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When we first started researching for our trip to Japan, I was immediately taken with the idea of staying in a ryokan, a Japanese traditional inn. I wanted to have that cultural immersion experience of tatami floors, sleeping on futons, eating kaiseki meals and bathing in an onsen. But could we stay in a ryokan with kids? There is no doubt they would make a good Japan honeymoon place to stay, but with kids? The Japanese are renowned for their serene and quiet demeanor, which does not meld with my loud and playful children. Not quickly deterred, I decided we could make it work with the kids.
I started researching more and realized that the cost to stay in ryokans is quite high and I was having trouble finding a ryokan in our budget. Breakfast and dinner are usually included in your nightly rate at a ryokan, but still the prices were very high for our family of 5. The average price of a ryokan stay is 15,000-25,000 yen/person ($140-240 USD/person) – YIKES! Eventually I found Gion Shinmonso in Kyoto that would be a splurge for us, but we could swing it for one night. I didn’t know if we would ever be back to Japan and I knew staying in a ryokan was an experience I really wanted to have.
You can read all about our time in Kyoto with kids in this post.
What is a Ryokan?
A ryokan is a traditional Japanese inn that has existed for hundreds of years. It features tatami mat flooring, communal bathing facilities, and seasonally prepared meals. Ryokans are most common outside of major cities, often in scenic areas known for their hot springs. They are popular with both domestic travelers and increasingly, with tourists. Japan is a society ruled by clearly defined etiquette and it can be scary for a first time visitor to try to navigate the etiquette of staying in a ryokan. Especially if you have young, loud, and active children with you.
So should you risk it with kids? Definitely! It is such a unique experience and our kids loved all the new experiences – wearing a yukata, eating weird foods, sleeping on futons on the floor and naked bathing in the onsen. I had done some reading before our arrival about the dos and don’t of a ryokan stay and our ryokan also had an English “manual” in the room. This gave me the confidence to feel like we wouldn’t make any major faux pas during our stay.
Where to Stay
If this is your first time to Japan and you are covering Kyoto and Tokyo like we did, Kyoto makes a wonderful place to experience a ryokan. With its narrow streets, traditional architecture and slower pace of life, Kyoto has many ryokans to choose from. Another popular ryokan destination is Hakone, outside Tokyo, where the natural hot springs lure city dwellers out of the city.
When we arrived we were shown to our room, which was a standard sized room suitable for 2-6 people. Since we were in Kyoto and we had chosen a ryokan that catered to both Japanese and foreign visitors, the hostess spoke a fair amount of English. Like everywhere in Japan, before you enter the room, you take off your shoes. The ryokan provides slippers that you can use throughout the inn. Make sure to not bring wheely bags onto the tatami flooring as they can damage the floor.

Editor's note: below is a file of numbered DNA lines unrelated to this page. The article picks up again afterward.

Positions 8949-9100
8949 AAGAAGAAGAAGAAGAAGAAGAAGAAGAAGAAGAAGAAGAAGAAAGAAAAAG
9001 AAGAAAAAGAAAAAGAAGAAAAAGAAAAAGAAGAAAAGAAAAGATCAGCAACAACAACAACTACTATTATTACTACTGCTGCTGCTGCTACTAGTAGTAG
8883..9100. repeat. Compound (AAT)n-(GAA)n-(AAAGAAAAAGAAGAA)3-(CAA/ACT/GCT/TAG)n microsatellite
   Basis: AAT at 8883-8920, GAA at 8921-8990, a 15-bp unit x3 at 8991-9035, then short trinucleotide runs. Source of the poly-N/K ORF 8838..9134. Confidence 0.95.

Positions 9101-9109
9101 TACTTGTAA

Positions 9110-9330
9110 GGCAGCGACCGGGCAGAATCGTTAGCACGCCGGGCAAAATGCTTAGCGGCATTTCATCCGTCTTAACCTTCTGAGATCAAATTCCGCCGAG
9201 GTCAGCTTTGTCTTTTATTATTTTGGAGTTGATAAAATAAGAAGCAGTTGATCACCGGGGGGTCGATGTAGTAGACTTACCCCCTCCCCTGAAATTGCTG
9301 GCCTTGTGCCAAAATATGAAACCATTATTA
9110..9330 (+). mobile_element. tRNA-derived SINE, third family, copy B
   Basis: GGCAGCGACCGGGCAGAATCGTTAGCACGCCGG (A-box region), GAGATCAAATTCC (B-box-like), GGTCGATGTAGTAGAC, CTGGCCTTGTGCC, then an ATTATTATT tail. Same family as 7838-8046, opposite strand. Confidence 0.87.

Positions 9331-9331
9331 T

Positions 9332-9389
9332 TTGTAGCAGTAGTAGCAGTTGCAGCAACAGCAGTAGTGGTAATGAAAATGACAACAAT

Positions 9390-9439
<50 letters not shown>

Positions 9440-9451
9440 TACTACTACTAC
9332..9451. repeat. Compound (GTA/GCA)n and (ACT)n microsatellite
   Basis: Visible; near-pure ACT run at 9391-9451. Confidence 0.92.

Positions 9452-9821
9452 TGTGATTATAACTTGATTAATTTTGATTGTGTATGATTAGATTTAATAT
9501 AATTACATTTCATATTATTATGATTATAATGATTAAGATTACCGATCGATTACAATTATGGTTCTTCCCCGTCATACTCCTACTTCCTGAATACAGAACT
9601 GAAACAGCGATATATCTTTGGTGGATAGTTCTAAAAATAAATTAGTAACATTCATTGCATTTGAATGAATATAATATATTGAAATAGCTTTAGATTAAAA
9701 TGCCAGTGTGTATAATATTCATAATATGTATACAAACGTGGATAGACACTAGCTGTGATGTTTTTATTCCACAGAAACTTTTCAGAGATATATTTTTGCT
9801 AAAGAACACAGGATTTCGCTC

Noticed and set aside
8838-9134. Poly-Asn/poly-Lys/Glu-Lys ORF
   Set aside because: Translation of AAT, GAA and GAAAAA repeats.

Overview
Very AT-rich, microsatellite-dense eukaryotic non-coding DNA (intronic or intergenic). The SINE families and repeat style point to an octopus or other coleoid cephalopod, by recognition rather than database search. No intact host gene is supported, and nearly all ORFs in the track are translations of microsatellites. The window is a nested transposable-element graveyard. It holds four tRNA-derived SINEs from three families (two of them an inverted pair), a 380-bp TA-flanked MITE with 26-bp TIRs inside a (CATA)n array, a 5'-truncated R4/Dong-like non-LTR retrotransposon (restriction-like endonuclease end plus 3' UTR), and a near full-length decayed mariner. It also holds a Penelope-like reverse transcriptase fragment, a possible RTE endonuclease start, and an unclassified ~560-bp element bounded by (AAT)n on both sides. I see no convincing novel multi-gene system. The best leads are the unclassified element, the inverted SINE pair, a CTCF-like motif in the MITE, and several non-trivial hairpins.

When we entered our room, the hostess pointed out the amenities like the yukatas you are given to wear during your stay. We had tea and traditional cookies waiting for us on the table. The kids were very happy to see a television set in the room, which we did use briefly.
A ryokan room is a multi-purpose room that functions as your sleep space, dining area and relaxation area. The floors are covered with tatami mats and there are sliding rice paper doors. These are delicate and so our wrestling and energetic kids were warned about not getting close to them. Luckily, our ryokan had solid walls and we had no issues with sound between the rooms.
The daytime set up of the room consisted of a short table with pillow seats on the floor. We had our own private bathroom, which featured one of those fancy Japanese toilets. The kids loved testing out all the different types of washes and music.
Through rice paper sliding doors we had a small sitting area with two raised chairs.
We changed right away into our yukatas (keep your undergarments on) and had a lovely relaxing tea as a family. Our kids got really into tea while we were in India where they loved drinking the milky, sweet Chai. We played some cards and relaxed before dinner.
An onsen is a communal bathing area, often part of a ryokan. It was another one of those experiences that I was keen to have while we were in Japan. The baths are divided by gender and you cannot wear a swim suit while bathing. Some welcome kids, while others do not. If you have tattoos you are generally not welcome in the onsen because they are seen as a symbol of the Japanese mafia. Make sure you ask in advance.
I had talked to the kids before we arrived about what an onsen is and how it works. Understandably they weren’t super keen on going naked into the communal baths. They had gotten pretty used to being shushed a lot while we were in Japan and again I warned them that an onsen is not a boisterous swimming pool, but a quiet place of relaxation.